The early reviews for the Ben Platt musical Dear Evan Hansen are in following its premiere at the Toronto International Film Festival, and while the cast is generally being praised, reviewers are critiquing the film for sloppy, distracting direction. The film is an adaptation of the hit Broadway musical by The Greatest Showman songwriters Benj Pasek and Justin Paul, which was nominated for 9 Tony Awards in 2017 and won 6. Dear Evan Hansen is coming to theaters on September 24.
Dear Evan Hansen follows Ben Platt reprising his Broadway role as the title character, a high school student who ends up in hot water. After his classmate Connor dies by suicide, through a series of misunderstandings Evan creates a false story about being friends with him, becoming increasingly entangled with Connor’s family in the process. The film also stars Julianne Moore, Kaitlyn Dever, Amy Adams, Danny Pino, Colton Ryan, Amandla Stenberg, and Nik Dodani.
The film has already been subject to some negative audience criticism following the release of the trailer, with people especially mocking Ben Platt’s age relative to the other characters. However, the time has come for the first word from critics who have been able to see the full movie. They generally confirm the public impression about Platt’s age and some of the more tangled webs of the plot, but they also find issues with the direction by The Perks of Being a Wallflower‘s Stephen Chbosky. Here are some selected quotes from critics:
Valerie Complex, Deadline
The film’s stars are good singers, particularly Amandla Stenberg, who has a commanding voice that stands out because she sounds natural and is the only one not pretending she’s performing at the Music Box theater in New York. The music arrangements are solid, but why does every single song start with the actor singing in a hushed, monotone voice that goes up and down until it’s time to belt those notes out? Was that a creative choice for the film, or is that how it is in the show as well? Either way, it’s frustrating to sit through that for nearly 2.5 hours.
Peter Debruge, Variety
With “Dear Evan Hansen,” a divisive Broadway musical sticks its neck out in movie form, trusting a shelf full of Tonys to sweep it from improbable stage success to mainstream glory — except when does that work? In a year with a well-above-average number of musicals popping up on the big screen (“In the Heights,” “Everybody’s Talking About Jamie,” “West Side Story,” “Cyrano,” “Tick, Tick … Boom!”), “Dear Evan Hansen” is the farthest below average in terms of actual merit: a curve-crashing after-school special, dressed up with so-so songs (not so much show tunes as lightweight pop-music imitations), about how people process tragedy in the age of oversharing.
Ian Freer, Empire Magazine
When it moves away from the music, Dear Evan Hansen feels on less certain ground. The conflicts here are all internal not external (fine for stage musicals, less so for movies), causing the story to sag a little — it takes an age for Evan’s deceptions to be uncovered and when they do, it’s with a whimper more than a bang.
Tina Hassannia, IndieWire
Unfortunately, Stephen Chbosky’s poor directorial choices cancel out the rousing success “Dear Evan Hansen” was on stage, with a cascade of glaring distractions that continuously point out the artificiality of the genre.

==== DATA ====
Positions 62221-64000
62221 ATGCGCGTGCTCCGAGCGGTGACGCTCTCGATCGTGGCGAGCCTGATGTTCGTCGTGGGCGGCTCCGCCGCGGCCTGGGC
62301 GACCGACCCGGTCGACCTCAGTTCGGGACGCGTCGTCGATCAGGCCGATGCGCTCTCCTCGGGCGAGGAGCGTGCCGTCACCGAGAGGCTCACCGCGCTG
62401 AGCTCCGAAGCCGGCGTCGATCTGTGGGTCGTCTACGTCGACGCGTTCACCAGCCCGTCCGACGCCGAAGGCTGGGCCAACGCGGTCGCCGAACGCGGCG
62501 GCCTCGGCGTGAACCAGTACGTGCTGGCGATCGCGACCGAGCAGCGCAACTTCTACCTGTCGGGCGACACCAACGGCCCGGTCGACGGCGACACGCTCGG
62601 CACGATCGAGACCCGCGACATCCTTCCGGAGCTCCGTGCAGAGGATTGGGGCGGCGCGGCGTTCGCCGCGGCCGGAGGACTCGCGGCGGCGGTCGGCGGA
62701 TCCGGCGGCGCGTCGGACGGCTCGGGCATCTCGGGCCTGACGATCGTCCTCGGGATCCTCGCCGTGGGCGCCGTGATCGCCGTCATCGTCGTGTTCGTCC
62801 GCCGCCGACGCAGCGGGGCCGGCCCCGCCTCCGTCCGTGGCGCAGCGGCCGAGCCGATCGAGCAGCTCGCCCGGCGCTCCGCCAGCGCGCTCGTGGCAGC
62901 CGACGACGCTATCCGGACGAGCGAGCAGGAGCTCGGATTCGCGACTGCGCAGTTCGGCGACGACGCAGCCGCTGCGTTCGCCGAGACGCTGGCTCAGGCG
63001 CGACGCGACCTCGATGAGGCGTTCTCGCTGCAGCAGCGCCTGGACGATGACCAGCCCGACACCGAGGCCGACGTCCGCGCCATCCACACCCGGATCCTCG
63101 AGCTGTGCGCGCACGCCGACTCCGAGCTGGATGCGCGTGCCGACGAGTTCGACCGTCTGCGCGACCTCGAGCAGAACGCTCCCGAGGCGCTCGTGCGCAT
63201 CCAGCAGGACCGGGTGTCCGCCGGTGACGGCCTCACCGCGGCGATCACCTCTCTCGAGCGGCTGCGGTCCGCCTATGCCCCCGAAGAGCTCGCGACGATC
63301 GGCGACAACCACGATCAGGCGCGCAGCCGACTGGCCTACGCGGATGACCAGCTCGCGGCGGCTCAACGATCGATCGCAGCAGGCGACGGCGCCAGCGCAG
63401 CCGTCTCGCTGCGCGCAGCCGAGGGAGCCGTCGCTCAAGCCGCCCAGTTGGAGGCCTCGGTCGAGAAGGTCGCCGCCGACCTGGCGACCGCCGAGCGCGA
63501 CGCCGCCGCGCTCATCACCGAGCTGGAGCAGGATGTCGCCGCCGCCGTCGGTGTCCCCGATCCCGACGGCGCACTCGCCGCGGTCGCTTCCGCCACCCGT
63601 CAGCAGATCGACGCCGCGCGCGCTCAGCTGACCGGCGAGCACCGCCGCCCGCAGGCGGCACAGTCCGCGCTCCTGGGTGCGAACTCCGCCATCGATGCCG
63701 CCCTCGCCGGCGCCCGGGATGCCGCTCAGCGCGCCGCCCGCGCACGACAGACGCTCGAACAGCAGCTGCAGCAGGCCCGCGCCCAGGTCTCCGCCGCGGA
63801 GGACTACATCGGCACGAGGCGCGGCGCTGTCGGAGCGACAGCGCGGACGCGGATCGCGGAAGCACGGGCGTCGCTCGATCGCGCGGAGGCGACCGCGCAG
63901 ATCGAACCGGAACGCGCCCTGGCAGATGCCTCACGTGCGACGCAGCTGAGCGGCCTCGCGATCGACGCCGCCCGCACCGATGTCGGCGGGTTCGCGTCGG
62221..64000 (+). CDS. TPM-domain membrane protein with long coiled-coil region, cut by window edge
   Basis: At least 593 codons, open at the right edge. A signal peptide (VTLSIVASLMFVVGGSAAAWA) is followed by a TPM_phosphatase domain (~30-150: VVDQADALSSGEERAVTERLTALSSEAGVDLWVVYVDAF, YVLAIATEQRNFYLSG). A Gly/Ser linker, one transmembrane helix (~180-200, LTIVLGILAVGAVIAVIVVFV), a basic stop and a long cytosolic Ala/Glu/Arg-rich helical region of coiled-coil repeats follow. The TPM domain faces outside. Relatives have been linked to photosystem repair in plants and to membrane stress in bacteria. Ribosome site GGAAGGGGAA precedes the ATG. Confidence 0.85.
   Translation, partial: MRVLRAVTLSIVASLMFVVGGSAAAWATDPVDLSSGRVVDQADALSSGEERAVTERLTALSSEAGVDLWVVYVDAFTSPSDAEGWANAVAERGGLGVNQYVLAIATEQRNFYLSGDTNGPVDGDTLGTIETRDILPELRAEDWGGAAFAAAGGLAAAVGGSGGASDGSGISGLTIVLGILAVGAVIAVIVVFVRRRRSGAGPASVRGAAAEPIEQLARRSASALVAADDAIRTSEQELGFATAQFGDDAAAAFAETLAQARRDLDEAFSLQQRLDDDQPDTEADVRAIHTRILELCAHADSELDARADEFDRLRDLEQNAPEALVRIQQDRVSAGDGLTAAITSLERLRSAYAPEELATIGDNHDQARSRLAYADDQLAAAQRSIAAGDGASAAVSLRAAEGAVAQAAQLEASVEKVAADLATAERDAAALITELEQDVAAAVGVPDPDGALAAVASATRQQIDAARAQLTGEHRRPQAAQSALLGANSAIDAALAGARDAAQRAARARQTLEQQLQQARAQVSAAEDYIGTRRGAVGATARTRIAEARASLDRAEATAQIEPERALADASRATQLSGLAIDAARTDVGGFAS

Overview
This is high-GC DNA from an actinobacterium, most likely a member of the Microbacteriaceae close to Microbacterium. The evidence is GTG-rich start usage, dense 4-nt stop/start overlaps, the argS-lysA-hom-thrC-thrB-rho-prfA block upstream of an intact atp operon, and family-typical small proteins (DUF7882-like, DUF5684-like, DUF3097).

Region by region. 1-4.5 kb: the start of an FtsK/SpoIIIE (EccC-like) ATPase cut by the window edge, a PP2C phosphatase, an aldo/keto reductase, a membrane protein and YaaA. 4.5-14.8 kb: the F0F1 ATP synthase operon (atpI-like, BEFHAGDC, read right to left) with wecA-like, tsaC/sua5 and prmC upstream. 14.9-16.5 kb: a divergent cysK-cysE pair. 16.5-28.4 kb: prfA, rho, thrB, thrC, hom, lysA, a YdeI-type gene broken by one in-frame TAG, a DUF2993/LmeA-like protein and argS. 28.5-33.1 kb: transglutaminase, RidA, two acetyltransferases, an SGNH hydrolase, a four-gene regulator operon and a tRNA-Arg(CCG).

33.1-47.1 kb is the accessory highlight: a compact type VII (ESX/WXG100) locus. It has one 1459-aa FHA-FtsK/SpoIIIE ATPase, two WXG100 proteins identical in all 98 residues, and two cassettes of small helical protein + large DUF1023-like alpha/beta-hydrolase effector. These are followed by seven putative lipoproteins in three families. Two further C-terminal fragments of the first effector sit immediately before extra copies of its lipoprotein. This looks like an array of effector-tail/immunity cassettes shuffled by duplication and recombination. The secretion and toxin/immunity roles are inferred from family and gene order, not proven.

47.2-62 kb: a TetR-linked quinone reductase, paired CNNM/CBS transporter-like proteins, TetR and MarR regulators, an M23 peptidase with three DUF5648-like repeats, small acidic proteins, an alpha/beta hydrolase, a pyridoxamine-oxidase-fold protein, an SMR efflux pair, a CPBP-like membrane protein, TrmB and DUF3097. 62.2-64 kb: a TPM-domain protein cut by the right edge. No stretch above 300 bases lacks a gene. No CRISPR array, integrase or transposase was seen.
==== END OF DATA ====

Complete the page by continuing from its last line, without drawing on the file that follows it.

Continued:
Joey Magidson, Awards Radar
Chobsky is convinced you’ll love this adaptation too, and it’s a bit of a miscalculation. He’s just not the man to make this musical. The songs are presented without much style (except for one moment that will make you roll your eyes), while the melodrama just reigns supreme. That being said, the songs from Benj Pasek and Justin Paul are solid, if less than memorable for the most part. Chbosky and Levenson believe in the material, and that’s admirable. Unfortunately, it just never consistently lands like it could have.
Steve Pond, The Wrap
And really, here’s the bottom line: If you have a heart and any kind of tolerance for musicals, at some point you will surrender to “Dear Evan Hansen,” to Ben Platt and to a sterling cast of actors who were not in the original Broadway musical. It’s messy at times and melodramatic at others, and its treatment of mental health issues is not the most nuanced, but those feel like quibbles given the joy you can find in its best moments.
Michael Rechtshaffen, The Hollywood Reporter
The absence of a more cohesive unifying tone is noticeable in director Chbosky’s nonmusical renderings, which also occasionally struggle to find an agreeable balance between the theatrical and the melodramatic. Despite the pesky distractions, Platt and company still manage to deliver the right message at precisely the right time.
Although the reviews trend negative, critics have found a lot to praise about this adaptation of Dear Evan Hansen as well. Although Platt’s age reads poorly when translated from stage to screen, his vocal performance doesn’t suffer a bit. Critics have likewise praised the rest of the cast for giving it their all. The critics also seem entirely split on the source material, with some blaming the film for diluting the stage show’s charms and others taking issue with the show itself, saying it couldn’t possibly have been salvaged in the first place.
It looks like audiences who have seen Dear Evan Hansen onstage will have their opinion reinforced one way or the other. However, for those who haven’t had the opportunity to catch it on Broadway, it looks like the film at least accurately preserves its divisive mixture of good qualities and flaws (though evidently, Chbosky adds a few flaws of his own). For those who just want to see Ben Platt preserve his iconic performance on the silver screen, the film at least looks to deliver on that level, so keep an eye on that calendar.
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